Image: The probe consists of a silicon microfluidic head having two microchannels. Unlike an inkjet printer cartridge, the head reaspirates the liquid that it injects on a surface. This prevents spreading and accumulation of the liquid on the surface, which can lead to overexposure (Photo courtesy of IBM).
A flexible, noncontact microfluidic probe made from silicon can help pathologists to investigate critical tissue samples for disease diagnostics.
The microfluidic probe can accurately stain tissue sections at the micrometer scale. It consists of a silicon microfluidic head having two microchannels. Unlike an inkjet printer cartridge, the head reaspirates the liquid that it injects on a surface. This prevents spreading and accumulation of the liquid on the surface, which can lead to overexposure.
Specifically for tissue section analysis, the probe can deliver an antibody very locally in a selected area of a tissue section with pinpoint accuracy. Since analysis can be done on spots and lines instead of on the entire tissue section, the tissue is better preserved for additional tests, if required. In addition, only a few picoliters of liquid containing antibodies are needed for each analysis spot.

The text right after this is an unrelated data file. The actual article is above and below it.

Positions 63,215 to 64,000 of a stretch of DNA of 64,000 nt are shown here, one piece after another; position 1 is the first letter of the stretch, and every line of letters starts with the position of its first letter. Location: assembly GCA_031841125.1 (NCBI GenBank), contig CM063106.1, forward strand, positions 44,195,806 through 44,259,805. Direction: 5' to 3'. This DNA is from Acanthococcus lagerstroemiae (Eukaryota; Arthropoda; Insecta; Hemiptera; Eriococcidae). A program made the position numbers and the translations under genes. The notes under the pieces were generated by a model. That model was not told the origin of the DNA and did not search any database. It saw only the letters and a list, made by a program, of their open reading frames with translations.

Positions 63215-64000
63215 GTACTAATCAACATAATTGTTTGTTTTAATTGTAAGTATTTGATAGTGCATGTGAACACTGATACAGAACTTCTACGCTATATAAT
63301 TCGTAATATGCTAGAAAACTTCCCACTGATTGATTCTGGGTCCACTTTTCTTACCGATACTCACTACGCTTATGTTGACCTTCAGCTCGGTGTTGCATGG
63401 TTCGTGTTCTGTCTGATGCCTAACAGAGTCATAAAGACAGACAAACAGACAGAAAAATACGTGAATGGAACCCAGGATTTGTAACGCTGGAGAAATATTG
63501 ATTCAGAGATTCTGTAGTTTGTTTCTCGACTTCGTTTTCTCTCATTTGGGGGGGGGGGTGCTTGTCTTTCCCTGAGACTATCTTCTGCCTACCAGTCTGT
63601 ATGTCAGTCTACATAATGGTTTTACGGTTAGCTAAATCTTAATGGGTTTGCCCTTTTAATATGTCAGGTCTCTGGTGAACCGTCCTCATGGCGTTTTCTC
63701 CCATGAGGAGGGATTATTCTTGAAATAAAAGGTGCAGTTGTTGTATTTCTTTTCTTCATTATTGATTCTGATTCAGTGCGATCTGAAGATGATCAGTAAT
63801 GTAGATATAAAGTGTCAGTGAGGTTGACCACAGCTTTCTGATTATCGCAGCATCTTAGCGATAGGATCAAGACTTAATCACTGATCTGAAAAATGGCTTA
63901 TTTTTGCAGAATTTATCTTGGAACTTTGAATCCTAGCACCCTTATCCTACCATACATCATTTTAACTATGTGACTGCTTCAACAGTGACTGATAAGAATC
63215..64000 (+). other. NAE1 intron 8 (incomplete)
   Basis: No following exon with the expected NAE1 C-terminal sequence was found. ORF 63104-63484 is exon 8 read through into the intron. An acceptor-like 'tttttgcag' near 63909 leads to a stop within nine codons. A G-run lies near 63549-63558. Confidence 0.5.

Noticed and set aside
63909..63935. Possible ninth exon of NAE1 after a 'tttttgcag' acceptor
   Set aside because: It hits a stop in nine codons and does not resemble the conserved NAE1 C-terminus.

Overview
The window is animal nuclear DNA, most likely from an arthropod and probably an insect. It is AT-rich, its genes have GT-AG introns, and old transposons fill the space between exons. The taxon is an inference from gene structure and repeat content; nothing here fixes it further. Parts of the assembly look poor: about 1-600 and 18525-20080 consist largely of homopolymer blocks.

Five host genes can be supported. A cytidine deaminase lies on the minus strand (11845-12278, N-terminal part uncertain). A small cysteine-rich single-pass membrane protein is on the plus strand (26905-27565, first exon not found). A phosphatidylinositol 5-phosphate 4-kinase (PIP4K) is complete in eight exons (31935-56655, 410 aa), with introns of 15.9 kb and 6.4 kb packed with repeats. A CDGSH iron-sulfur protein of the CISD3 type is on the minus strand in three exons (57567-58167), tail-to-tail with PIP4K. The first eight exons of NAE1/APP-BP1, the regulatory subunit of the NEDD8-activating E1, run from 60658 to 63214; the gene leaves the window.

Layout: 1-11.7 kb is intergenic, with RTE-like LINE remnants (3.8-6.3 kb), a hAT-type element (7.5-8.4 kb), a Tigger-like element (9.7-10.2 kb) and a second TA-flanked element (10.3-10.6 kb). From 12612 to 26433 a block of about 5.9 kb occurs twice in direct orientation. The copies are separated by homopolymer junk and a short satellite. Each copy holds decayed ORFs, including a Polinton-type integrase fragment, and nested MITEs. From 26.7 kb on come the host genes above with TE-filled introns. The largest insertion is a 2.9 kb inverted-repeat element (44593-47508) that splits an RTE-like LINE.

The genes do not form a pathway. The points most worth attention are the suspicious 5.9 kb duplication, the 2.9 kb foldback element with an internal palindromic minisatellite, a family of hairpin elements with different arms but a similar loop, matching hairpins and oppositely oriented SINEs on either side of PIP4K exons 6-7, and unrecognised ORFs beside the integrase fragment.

IBM (Zurich, Switzerland) scientists developed the microfluidic probe, which fits to standard workflows in conventional pathology. In addition, it is compatible with current biochemical staining systems and resistant to a broad range of chemicals. The small size of the probe also enables easy viewing of the sample from above and below by the inverted microscope commonly used in clinical laboratories.
"We have developed a proof-of-concept technology, which I hope puts pathology on a modern roadmap—benefiting from the latest developments in silicon-based microfluidics," said Govind Kaigala, a scientist at IBM Research-Zurich. He added, "This new approach will enable pathologists to stain tissue samples with micrometer precision and easily perform multiple tissue stains on limited samples."
IBM scientists will continue to test and improve the microfluidic probe and potentially begin using it in laboratory environments in the next several months. In addition, the team plans to explore specific clinical applications, possibly with partners in the field of pathology. The microfluidic probe promises to support the work of pathologists and become a tool of choice for pharmaceutical research and diagnostics involving biological specimens.
IBM Research, Zurich